Toll Gates around Ross
Prior to 1830, the town boundary was at Brookend Street and there was a tollgate there. Once the town boundaries were changed then the position of the gates changed.
The Ross Turnpike Trust was a powerful organisation in the area. This can be seen as in 1839 in the Ross area there were around twelve Toll Gates under the Control of the Ross Turnpike Roads Trustees. These are thought to have been located at:
- Corps-Cross (now Copse Cross)
Each of these were up for Let by Auction and bidders had to pay £100 pounds upon making their first bid to ensure they had enough money to pay the first months rent in advance. This money was returned to the bidder upon completion of the Auction or used for payment for the advance rent.
One gate was charging 6d (about 2½ pence) to enter or leave Ross per day. Being as it cost about 7s (about 35p) for a return ticket to London, this was quite a high price.
By 1872 when the Ross Highway Board took over control of the roads due to the local Turnpike Trusts being abolished, the toll gates were at:
- Ledbury Road
- Over Ross
Copse Cross Toll Gate
This toll gate was erected by the Ross Turnpike Trust in 1748 and is on the site of the Walford Turnpike Gate.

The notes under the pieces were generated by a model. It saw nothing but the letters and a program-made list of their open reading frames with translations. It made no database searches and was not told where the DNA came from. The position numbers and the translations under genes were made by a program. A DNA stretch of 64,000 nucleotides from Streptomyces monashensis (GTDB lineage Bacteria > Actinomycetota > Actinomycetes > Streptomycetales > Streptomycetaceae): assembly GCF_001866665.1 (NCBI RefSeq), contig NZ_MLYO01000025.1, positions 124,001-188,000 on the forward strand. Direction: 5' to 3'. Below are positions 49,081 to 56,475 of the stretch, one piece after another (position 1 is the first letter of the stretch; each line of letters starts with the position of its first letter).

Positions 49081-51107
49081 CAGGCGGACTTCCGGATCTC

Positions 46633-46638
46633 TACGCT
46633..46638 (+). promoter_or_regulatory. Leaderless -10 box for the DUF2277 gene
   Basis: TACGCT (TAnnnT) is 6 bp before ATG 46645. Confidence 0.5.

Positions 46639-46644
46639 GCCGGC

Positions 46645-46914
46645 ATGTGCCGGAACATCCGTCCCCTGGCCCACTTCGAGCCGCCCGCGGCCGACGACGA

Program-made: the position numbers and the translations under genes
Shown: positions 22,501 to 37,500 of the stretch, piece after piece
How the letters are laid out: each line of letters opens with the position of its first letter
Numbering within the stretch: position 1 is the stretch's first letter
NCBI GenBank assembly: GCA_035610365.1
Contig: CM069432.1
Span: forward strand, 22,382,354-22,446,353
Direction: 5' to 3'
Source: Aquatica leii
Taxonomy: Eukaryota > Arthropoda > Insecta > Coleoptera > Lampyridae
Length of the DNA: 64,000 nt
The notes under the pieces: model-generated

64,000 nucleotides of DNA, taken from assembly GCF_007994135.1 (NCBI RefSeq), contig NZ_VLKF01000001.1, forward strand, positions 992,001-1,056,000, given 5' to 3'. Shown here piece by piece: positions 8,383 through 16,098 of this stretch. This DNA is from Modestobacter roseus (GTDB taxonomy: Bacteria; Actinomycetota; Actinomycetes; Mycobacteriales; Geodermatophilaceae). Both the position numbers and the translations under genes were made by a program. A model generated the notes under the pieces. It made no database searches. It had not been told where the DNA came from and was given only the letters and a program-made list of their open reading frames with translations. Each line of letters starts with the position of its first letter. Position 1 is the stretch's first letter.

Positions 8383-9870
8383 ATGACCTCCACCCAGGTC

In the 1980's it was owned by Rolf Ebert and his second wife, Barbara, who ran a bed and breakfast establishment from the house. Mr. Ebert was
originally a German POW who stayed in Ross after the war and who became well known in the area.
This building was not originally thatched but had a slate roof. The thatching was added in the 1980's by the Ebert's after Barbara insisted
that this would make it more appealing for the Bed & Breakfast business.
Coughton Toll House
This is believed to be the building that was the toll gate at Coughton.
Wilton Toll Cottage
This timber framed cottage was the Toll House on one of the old Ross to Hereford roads.
It had been encased in a stone and brick façade and for many years it was derelict and marked for demolishion. When it was being knocked down
the outer walls were removed and the timbers revealed. The building beneath was built in a typical Herefordshire building style and many
of the original beams and rafters still remain within it.
Apparently a bell was found in the grounds and this has been preserved as this was possibly the bell used to call the Toll Keeper to
collect the toll1.
Wilton Bridge Toll Gate
This small garden is on the site of the Wilton Bridge Toll Gate.
After Wilton Bridge was built the ferry that was originally in use, which was maintained by the Lords of Wilton, was no longer required. Therefore to compensate
for the loss of the ferry a toll-gate was erected and a pontage was taken from the traffic wishing to cross the bridge.
An Act of Parliament was passed in 1730 that allowed groups of men, called Turnpike Trusts, to take over maintenance of sections of road. In return for their effort, the men were entitled to install tollgates and turnpikes and at these points they charged people for passage along their roads.
1 HOMES AND HOUSES of Herefordshire
- Mary Andere (Forward by Roy Strong) - Published by Express Logic, Hereford 1977
[Page updated: Feb 15 2011 13:31:59]